Roll 'Em!: The Effects of Picture Motion on Emotional Responses

Article excerpt

The distinction between form and content has always been central to media studies. While the bulk of media effects research indicates that particular message content can and does influence cognitive and emotional responses, evidence indicates that non-content, or structural, attributes of film and television messages also affect Psychological responses. For example, recent studies have shown that screen size, viewing distance, and whether the messages are seen in black and white or in color all can influence message processing and evaluation of the messages as well as the viewing experience (Detenber & Reeves, 1996; Lombard, 1995; Sherman & Dominick, 1988). The role these attributes of presentation play in modifying individual responses to media messages may be small compared to content-driven effects, but they are nonetheless important to understanding how media effects occur.

As media technologies advance, new opportunities to experience pictorial presentations in a variety of contexts and forms arise. Home theaters are introducing larger and larger screens into people's living rooms (Reeves, Detenber, & Steuer, 1993). High definition television (HDTV) will change both the resolution and aspect ratio of our current television system. in addition to traditional cinema, movie screens now appear in such specialized venues as amusement park rides and IMAX theaters. The world wide web makes a vast number of images, both still and moving, available to anyone with a computer, an Internet connection, and web browsing software. These technologies offer not only new ways to present images and experience them, but the possibility for fundamentally altering the effects they engender.

One attribute of media presentations that seems to have a significant impact on individual responses is whether images are moving or still. Motion constitutes a fundamental attribute of the physical world, and our brains have adapted to this fact with specialized nerve cells that detect and process motion (Goldstein, 1989; Movshon, 1990). Research on neonates indicates that motion perception is an innate ability and essential to understanding the physical world (Ball & Tronick, 1971; Barten, Birns, & Ronch, 1971). Motion also figures prominently in the world of media, for it is a defining characteristic of film, video, and new communication technologies such as multimedia. Film and television theorists contend that motion is highly expressive and can evoke strong emotional responses in viewers (Arnheim, 1958/1983; Giannetti, 1976). Zettl (1990) suggests that motion is "one of the strongest forces operating within the screen" (p. 119). Therefore, it is not surprising that instruction in film and video production emphasizes the importance of incorporating appropriate motion into messages. In the world of new media, motion is considered highly desirable, and substantial computational resources are allocated to make images move.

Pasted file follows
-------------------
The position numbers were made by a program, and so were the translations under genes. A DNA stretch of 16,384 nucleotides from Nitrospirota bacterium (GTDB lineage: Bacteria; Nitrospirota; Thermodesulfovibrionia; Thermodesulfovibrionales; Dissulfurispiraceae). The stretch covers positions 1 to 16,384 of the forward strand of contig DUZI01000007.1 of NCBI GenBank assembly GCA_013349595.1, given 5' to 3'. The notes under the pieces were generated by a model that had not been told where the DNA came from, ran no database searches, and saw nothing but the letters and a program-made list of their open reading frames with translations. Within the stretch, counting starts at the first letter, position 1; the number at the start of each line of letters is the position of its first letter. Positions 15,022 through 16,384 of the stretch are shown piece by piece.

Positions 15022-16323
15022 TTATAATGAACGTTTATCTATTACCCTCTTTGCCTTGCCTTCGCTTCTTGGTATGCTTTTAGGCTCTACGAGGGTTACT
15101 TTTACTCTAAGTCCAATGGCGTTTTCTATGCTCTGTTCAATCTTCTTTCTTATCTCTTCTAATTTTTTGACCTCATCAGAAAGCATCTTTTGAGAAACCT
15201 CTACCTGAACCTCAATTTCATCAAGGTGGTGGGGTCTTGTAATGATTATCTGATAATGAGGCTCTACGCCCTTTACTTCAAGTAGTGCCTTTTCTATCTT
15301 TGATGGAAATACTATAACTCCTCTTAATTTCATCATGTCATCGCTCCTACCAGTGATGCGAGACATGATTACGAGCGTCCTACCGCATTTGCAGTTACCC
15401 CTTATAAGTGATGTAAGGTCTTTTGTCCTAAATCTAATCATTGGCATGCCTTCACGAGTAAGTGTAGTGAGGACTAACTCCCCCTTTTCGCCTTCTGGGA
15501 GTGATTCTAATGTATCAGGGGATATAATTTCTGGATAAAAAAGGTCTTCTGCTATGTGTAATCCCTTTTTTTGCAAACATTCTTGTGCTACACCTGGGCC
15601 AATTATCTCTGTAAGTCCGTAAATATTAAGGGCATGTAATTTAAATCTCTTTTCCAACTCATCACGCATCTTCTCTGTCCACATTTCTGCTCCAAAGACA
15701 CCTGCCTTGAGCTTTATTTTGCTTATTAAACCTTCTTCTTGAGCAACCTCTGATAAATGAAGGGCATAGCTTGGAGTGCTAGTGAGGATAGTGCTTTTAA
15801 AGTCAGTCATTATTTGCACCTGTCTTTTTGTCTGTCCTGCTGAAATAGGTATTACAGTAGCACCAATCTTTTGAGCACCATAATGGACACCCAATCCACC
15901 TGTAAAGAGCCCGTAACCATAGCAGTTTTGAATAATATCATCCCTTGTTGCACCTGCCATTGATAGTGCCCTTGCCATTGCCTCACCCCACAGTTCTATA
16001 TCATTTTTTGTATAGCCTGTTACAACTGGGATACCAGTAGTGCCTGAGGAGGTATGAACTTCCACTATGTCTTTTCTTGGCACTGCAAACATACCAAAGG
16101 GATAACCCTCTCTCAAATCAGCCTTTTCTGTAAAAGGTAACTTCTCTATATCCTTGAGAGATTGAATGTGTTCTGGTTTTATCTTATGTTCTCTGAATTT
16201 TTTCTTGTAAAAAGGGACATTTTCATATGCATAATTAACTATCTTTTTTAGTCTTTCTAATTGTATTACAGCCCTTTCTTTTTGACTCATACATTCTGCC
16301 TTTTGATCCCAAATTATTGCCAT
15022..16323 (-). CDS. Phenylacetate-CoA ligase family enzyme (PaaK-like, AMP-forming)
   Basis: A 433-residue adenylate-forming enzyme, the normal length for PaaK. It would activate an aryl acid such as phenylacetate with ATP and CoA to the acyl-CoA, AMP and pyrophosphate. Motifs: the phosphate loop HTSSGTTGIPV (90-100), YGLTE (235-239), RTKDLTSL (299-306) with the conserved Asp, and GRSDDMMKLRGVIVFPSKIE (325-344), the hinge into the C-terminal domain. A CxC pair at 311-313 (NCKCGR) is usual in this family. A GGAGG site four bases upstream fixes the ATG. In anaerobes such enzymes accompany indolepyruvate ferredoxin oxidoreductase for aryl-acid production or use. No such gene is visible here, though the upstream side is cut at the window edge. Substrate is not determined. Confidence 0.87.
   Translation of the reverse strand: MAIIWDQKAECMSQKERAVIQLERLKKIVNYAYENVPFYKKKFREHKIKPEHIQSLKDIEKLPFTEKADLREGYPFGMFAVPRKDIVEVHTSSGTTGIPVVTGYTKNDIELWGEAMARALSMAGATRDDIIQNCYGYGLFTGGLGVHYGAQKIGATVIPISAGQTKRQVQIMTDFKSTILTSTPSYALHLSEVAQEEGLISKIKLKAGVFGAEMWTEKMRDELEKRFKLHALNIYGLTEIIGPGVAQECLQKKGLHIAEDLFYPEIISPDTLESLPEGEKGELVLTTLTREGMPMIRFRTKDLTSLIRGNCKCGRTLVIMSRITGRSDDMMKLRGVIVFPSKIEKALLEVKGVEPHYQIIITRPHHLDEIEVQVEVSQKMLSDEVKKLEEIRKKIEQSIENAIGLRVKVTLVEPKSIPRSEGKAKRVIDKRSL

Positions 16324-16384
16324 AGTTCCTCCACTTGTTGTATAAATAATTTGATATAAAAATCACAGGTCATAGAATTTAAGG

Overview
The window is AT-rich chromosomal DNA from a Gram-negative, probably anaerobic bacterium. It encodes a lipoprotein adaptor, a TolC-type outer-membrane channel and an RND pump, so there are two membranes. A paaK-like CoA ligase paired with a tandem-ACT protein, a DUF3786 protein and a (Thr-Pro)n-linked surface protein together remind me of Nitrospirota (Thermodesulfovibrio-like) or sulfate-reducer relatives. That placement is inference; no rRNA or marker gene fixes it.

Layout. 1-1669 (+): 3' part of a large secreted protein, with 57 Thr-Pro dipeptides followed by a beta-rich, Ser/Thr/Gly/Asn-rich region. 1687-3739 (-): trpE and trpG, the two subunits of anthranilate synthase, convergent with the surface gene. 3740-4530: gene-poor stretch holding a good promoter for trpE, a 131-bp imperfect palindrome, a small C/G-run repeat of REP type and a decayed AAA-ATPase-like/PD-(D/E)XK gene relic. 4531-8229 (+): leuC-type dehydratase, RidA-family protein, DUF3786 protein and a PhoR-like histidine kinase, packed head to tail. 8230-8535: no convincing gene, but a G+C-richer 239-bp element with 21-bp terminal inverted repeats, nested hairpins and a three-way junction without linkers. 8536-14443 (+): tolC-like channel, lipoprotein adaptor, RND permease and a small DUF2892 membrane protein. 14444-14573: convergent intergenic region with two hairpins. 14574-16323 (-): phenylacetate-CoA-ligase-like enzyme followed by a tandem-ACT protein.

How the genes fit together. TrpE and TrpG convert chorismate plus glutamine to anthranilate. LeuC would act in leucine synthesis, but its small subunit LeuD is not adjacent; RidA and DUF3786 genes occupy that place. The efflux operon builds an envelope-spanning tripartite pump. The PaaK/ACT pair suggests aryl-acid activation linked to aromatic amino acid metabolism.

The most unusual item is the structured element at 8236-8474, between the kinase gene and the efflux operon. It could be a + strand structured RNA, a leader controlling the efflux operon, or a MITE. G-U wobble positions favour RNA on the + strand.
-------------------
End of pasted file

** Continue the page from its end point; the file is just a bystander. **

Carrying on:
Despite the widespread assumption that motion is important to media messages, relatively few empirical studies have investigated the psychological effects of motion in media presentations. In general, these studies show that motion affects cognitive processing and viewer responses in a variety of ways. For example, Kipper (1986) demonstrated that memory for the physical properties of a filmed scene (i.e., the layout) improves when the scene is shot by a moving rather than a fixed camera. Another study has shown that motion on screen is associated with higher levels of cortical arousal in viewers, as measured by the alpha frequency of the electroencephalogram (EEG; Reeves, Thorson, Rothschild, McDonald, Hirsch, & Goldstein, 1985). Reeves et al. (1985) propose that the increase in cortical arousal, or attention, is an automatic response people have to certain types of motion in general and to similar types of motion in television presentations. In terms of emotional responses, a study by Detenber and Reeves (1996) suggests that image motion influences self-reports of emotional arousal but not hedonic valence. …


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